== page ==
A major challenge involves balancing long-term solutions that meet the needs in the field and the necessity of stopgap solutions for emergencies. Guarnieri explained that meeting immediate needs must come first but we must also engage communities to help build skills and invest in the technologies the community needs.
Turning to the topic of partnerships with Better Life Farming as an example, Dias explained that there must be some value for everyone in the value chain. Farner discussed how partners each play a unique role to meet locally-driven needs. Lozansky described how advisory services and education can help smallholders see their farms as businesses, and Feguson explored the idea that addressing micro and macro issues are crucial to replicability across regions.
Ibrahim asked the panel to think about where they would invest $1 billion, believing that we currently have all the tools necessary to solve major global challenges. Farner would look at water-stressed areas that need access to food; Guarnieri would invest in school meals for children, investing in children and linking to local production and community prosperity; Stephens would improve efficiencies and resiliency in existing initiatives to drive greater impact at scale; Dias would bring resilient solutions to the last mile of food production, based on science and sustainability principles; Lozansky would invest in creating off-farm jobs and reskilling digitally to help generate wealth outside of smallholder farming; Ferguson would invest in tools to better measure the science of sustainability in order to collect better data on carbon emissions and sequestration; and, Shrader would improve markets through digital enablement, allowing producers and buyers to connect quickly and easily.
Finally, Ibrahim asked what each panelist would ask of the others. Shrader would ask the World Food Programme to go digital to better connect with smallholder farmers; Ferguson would ask the private sector to commit to the net zero solutions around the world; Farner would ask to tell the stories of smallholder farmers; Dias would talk about farmers not as abstract entities but to put farmers at the center; Stephens would advocate for partnerships across sectors, transparency, and support; Lozansky would ask that we work collectively to develop net zero solutions for agriculture; and, Guarnieri would ask that the private sector share their understanding of the business of small farming and how to make it successful and sustainable.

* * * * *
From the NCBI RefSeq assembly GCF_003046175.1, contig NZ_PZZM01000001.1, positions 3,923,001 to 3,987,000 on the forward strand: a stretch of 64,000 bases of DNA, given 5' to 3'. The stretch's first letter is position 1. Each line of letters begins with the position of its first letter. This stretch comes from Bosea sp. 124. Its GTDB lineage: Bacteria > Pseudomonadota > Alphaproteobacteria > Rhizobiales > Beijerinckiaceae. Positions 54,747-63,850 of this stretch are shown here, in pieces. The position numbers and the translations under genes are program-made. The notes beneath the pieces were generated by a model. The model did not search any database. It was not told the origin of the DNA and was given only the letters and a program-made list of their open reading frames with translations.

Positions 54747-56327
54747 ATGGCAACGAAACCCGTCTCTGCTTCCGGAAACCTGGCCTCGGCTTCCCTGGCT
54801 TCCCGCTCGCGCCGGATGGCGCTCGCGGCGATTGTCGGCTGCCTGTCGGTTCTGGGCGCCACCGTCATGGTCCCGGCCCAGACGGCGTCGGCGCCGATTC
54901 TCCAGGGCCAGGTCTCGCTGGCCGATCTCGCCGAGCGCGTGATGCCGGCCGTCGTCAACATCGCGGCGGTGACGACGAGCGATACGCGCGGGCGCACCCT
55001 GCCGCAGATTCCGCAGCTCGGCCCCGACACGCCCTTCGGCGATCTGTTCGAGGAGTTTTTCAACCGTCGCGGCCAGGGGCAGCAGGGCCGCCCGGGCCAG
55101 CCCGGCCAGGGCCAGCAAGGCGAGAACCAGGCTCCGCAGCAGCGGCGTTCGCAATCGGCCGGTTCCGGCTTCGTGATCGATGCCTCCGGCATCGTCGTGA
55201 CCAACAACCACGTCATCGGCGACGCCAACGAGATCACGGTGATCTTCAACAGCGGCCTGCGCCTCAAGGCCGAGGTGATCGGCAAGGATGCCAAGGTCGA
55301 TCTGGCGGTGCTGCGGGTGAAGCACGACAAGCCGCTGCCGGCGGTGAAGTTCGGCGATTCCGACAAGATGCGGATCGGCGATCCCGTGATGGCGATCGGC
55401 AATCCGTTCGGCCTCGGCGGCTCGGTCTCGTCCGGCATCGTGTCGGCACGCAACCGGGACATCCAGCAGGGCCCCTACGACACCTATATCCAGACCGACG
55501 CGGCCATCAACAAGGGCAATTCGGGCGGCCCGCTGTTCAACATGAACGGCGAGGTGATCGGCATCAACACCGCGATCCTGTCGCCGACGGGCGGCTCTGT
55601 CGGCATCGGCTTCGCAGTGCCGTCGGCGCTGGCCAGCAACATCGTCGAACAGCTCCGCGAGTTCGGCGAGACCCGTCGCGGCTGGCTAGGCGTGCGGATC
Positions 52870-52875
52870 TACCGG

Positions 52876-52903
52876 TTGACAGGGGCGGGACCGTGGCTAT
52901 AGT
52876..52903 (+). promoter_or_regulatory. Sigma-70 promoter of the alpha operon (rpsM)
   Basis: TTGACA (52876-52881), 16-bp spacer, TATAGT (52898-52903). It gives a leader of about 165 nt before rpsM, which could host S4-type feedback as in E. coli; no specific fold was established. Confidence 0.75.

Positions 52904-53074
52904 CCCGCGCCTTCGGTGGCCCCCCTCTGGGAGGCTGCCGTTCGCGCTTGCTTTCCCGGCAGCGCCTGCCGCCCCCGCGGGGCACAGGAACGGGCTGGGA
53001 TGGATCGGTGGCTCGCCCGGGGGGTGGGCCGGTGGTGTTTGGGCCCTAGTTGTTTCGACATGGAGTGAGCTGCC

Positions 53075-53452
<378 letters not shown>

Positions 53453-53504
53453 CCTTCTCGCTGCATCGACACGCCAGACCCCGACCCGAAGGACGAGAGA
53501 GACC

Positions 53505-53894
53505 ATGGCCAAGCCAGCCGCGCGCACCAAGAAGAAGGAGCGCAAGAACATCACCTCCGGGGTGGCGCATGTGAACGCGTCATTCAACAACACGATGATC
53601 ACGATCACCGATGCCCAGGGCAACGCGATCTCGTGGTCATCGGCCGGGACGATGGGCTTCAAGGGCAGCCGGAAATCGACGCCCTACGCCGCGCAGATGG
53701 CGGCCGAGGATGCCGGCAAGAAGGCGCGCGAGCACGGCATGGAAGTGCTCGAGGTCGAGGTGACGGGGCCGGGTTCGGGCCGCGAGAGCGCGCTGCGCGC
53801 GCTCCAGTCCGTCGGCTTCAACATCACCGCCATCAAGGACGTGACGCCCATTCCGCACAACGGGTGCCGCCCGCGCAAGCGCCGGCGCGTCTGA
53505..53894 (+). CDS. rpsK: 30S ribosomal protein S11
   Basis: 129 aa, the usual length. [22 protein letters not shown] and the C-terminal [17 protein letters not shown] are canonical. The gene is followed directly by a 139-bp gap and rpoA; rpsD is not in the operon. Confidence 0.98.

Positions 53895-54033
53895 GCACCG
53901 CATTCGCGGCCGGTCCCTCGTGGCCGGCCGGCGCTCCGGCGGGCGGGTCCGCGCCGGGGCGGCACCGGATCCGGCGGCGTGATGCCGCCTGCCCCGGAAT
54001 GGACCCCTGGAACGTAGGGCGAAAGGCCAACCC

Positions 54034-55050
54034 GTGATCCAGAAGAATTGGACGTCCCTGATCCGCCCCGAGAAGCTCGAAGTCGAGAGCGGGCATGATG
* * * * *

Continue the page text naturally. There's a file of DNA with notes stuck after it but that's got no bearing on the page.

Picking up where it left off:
By combating deforestation and reversing it, we can mitigate climate change, reduce the risk of future pandemics, support lives and livelihoods of the most vulnerable, including small shareholder farmers, and really ensure that no one is left behind.
Improving and protecting the productivity of small farmers has macro effects including more political stability and strengthened food systems.
There’s not enough land or resources to produce the food we need in the way we’re doing it now. We need to use our land more wisely and use our natural resources more wisely to increase our productivity and do it in a climate-smart way.
Part of the solution is taking the right approach in engaging with the local community and working with them to build something that is truly customized, localized, and sustainable long term.
Where we’ve seen things succeed, we’ve had a good role of government, good engagement in government. I think you can’t divorce agricultural change from the government. You can’t do it entirely by the private sector—there has to be a role for the government to engage.
Smallholder farmers very often know what the value of their own practices are but they don’t know how to access finance.
Agriculture is contributing to a lot of the Sustainable Development Goals, and if you can think about holistic food production, it can give a lot of answers to a lot of the challenges we have today in rural development.
To get this ecosystem right, we can also support our clients with advisory services, maybe in areas that are a bit outside of their core expertise.